Ballroom dancing has never been more popular, thanks to hit telly show Strictly Come Dancing.
And research suggests it could be a great way of lowering your blood pressure.
One study which looked at dozens of sufferers with high readings who took up ballroom dancing three times a week found those readings dropped significantly every time they took to the dance floor, and remained lower afterwards.
Researchers said if the benefits proved to be long-term, patients might be able to reduce their dependence on tablets to keep blood pressure under control.
Getting on top of high blood pressure doesn’t mean running marathons or exercising to the point of exhaustion.
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Scientists at the University of Western Australia studied 67 men and women aged from 55 to 80 to see exactly what effect daily strolls had on their cardiac health.
The results showed readings came down, even if the half-hour walk was followed by a long period of sitting down at a computer or in front of a TV.
In some of the patients, walking was just as effective as the prescription tablets they were taking at keeping blood pressure in check.
Cutting the grass for 40 minutes can be a very effective way of lowering your readings, according to tests carried out by doctors at Winnipeg Regional Health Authority in Canada.
They measured readings in men in their seventies as they pushed mowers up and down, and found blood pressure scores dropped more sharply than when the same men later played a round of golf.
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As we age, the idea of putting even more strain on our joints by taking up jogging can be fairly daunting.
But studies show regular swimming sessions are a great alternative for reducing blood pressure without ending up with aching limbs.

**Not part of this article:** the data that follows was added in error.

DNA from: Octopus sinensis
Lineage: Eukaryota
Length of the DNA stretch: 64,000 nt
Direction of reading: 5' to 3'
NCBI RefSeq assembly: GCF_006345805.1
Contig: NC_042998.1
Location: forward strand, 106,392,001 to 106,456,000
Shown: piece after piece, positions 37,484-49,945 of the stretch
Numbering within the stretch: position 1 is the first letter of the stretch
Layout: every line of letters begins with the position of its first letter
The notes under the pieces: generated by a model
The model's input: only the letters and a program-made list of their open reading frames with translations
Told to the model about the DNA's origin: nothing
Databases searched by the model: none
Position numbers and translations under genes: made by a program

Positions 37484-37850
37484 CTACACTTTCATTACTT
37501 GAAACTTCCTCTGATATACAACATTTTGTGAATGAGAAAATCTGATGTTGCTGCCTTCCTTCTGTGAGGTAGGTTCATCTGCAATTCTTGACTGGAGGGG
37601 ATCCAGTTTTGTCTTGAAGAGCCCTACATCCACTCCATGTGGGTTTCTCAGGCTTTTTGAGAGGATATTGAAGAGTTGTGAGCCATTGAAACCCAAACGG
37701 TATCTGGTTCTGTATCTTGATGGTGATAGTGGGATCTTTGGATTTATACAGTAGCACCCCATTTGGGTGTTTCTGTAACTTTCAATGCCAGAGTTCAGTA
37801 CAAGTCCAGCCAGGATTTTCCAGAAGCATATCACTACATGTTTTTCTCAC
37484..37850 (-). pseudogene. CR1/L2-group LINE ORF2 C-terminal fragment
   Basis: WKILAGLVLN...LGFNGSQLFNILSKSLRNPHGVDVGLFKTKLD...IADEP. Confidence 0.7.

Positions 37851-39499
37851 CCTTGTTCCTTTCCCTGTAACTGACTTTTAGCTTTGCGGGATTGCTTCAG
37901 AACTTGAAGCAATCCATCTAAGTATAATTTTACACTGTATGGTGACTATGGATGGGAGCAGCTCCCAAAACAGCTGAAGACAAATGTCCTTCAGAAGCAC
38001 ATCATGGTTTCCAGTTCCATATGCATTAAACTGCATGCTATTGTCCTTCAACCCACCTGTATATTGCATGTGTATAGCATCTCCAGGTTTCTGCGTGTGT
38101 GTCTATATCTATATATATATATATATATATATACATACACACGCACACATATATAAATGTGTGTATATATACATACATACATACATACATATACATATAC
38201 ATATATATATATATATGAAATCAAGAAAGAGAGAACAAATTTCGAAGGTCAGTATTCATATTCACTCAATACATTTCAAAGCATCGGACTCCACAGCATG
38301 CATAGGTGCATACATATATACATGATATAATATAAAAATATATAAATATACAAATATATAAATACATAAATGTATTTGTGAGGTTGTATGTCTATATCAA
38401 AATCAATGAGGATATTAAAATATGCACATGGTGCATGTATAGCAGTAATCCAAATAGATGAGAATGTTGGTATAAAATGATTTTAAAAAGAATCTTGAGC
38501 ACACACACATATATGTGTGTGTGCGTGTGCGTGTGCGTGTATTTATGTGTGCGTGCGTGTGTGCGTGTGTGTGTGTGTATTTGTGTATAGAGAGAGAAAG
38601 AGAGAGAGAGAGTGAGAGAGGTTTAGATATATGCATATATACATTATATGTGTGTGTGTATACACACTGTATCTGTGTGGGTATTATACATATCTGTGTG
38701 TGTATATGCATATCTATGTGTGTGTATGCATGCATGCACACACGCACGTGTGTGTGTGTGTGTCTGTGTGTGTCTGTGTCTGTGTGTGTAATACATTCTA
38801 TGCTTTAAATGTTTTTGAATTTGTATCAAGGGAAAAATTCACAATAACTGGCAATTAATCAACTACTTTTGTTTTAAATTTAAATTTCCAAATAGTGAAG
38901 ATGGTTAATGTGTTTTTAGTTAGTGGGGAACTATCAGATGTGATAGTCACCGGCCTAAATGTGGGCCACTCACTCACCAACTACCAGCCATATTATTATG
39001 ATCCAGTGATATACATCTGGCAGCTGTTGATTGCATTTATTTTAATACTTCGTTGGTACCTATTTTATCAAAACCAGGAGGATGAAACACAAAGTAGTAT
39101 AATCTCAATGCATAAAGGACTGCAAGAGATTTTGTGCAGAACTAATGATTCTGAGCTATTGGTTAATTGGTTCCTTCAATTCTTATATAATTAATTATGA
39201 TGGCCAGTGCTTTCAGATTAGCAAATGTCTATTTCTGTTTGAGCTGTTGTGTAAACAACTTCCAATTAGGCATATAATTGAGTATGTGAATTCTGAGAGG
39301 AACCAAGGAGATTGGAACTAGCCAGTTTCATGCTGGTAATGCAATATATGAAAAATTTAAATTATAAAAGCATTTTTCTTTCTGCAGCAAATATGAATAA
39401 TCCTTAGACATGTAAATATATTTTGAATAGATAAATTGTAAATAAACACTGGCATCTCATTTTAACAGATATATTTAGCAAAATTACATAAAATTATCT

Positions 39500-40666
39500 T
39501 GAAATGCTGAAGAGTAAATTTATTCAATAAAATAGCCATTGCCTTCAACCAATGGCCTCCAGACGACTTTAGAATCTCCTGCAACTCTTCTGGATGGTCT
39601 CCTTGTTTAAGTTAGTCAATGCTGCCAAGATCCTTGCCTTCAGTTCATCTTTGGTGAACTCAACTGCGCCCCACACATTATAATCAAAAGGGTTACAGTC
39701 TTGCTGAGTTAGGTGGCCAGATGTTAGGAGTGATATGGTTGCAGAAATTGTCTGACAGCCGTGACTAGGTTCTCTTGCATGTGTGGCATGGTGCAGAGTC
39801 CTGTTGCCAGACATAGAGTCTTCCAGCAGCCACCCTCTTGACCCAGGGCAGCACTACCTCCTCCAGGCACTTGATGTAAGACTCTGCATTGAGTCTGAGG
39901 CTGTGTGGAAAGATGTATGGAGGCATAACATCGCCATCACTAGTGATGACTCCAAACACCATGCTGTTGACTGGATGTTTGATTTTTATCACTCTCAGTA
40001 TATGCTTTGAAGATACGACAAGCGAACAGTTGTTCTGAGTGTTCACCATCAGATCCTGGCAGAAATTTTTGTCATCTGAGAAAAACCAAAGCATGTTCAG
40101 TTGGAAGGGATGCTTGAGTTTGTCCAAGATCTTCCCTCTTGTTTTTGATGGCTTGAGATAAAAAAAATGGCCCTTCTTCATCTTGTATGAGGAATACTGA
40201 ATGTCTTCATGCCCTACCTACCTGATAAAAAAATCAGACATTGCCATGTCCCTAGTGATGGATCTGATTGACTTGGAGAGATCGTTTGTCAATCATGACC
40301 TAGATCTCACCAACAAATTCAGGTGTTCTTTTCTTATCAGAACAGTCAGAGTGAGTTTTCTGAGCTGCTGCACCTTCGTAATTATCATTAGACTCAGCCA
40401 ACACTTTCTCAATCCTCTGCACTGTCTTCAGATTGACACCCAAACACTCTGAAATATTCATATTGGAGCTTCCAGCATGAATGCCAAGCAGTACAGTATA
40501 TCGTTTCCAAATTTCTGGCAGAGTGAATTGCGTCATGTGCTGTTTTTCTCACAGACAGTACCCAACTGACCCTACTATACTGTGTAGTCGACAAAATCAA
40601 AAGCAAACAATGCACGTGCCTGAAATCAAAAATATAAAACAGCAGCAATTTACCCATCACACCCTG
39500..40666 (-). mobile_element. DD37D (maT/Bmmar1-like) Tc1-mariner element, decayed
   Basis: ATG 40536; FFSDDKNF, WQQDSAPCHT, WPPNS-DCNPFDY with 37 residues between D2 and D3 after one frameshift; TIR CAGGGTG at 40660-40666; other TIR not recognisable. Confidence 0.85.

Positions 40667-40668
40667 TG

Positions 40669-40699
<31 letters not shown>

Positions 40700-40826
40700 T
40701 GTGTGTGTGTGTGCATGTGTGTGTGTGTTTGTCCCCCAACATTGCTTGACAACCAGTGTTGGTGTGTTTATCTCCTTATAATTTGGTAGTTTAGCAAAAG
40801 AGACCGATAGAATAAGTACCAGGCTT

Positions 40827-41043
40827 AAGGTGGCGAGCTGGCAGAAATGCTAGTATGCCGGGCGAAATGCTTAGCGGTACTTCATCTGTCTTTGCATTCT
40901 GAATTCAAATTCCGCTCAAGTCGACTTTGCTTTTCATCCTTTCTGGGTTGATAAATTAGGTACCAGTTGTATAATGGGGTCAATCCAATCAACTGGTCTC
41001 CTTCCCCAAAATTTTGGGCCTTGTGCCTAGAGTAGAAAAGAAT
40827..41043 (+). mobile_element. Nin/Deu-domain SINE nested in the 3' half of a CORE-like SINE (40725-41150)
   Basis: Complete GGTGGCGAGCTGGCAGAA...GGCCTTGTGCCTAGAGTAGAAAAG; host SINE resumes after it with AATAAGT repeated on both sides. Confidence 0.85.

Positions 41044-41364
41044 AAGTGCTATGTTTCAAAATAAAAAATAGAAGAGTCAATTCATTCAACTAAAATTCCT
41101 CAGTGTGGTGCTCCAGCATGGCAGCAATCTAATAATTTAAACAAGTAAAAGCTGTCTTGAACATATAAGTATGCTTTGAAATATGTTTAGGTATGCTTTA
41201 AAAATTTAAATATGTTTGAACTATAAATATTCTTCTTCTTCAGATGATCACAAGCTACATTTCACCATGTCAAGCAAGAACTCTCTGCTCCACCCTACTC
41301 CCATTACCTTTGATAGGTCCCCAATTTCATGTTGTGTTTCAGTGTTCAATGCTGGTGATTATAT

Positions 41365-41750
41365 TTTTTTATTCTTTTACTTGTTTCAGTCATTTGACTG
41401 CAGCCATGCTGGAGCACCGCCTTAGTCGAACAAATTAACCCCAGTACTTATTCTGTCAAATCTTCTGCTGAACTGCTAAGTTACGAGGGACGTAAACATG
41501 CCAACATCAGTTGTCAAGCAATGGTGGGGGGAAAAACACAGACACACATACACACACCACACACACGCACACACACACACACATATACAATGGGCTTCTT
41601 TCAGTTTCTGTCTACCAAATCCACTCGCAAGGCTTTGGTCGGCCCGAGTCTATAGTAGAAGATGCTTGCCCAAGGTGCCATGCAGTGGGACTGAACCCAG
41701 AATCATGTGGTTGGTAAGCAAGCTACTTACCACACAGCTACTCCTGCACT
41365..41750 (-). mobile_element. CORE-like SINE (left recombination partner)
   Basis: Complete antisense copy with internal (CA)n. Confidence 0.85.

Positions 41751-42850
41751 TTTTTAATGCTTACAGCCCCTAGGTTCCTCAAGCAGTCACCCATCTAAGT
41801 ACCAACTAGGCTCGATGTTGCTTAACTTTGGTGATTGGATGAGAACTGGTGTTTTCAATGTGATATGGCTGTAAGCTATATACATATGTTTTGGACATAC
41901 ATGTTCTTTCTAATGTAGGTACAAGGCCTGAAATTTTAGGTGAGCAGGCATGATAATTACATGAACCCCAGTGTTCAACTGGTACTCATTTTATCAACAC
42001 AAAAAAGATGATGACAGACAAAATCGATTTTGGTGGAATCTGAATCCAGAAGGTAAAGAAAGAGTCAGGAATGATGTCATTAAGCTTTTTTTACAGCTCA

A recent study in the American Journal of Cardiology found 43 men and women in their fifties and sixties were able to reduce their top blood pressure reading (called the systolic reading) to 122mmHG from 131mmHg within three months of taking up regular swimming sessions lasting 45 minutes each.
Climbing the stairs instead of taking the lift is known to be a good cardio workout which is also known to build leg muscle strength.
A team of South Korean researchers looked at what happened to blood pressure readings in post-menopausal women who were told to use the stairs at work four days a week.
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They were given a target of climbing 192 steps at least twice during the course of the day.
The results showed readings tumbled, leg strength improved, the women lost weight and the risk of the bone-crumbling disease osteoporosis also declined.
Football lovers looking for a reason to put their boots back on have the perfect excuse – it’s a great way to get readings down.
A team of British and Danish scientists studied a group of men aged between 33 and 54 who already had mild to moderate hypertension – or high blood pressure.
They attended two hour-long football sessions a week for three months.
The results showed that their blood pressure problems cleared up and their body mass index dropped to healthier levels.
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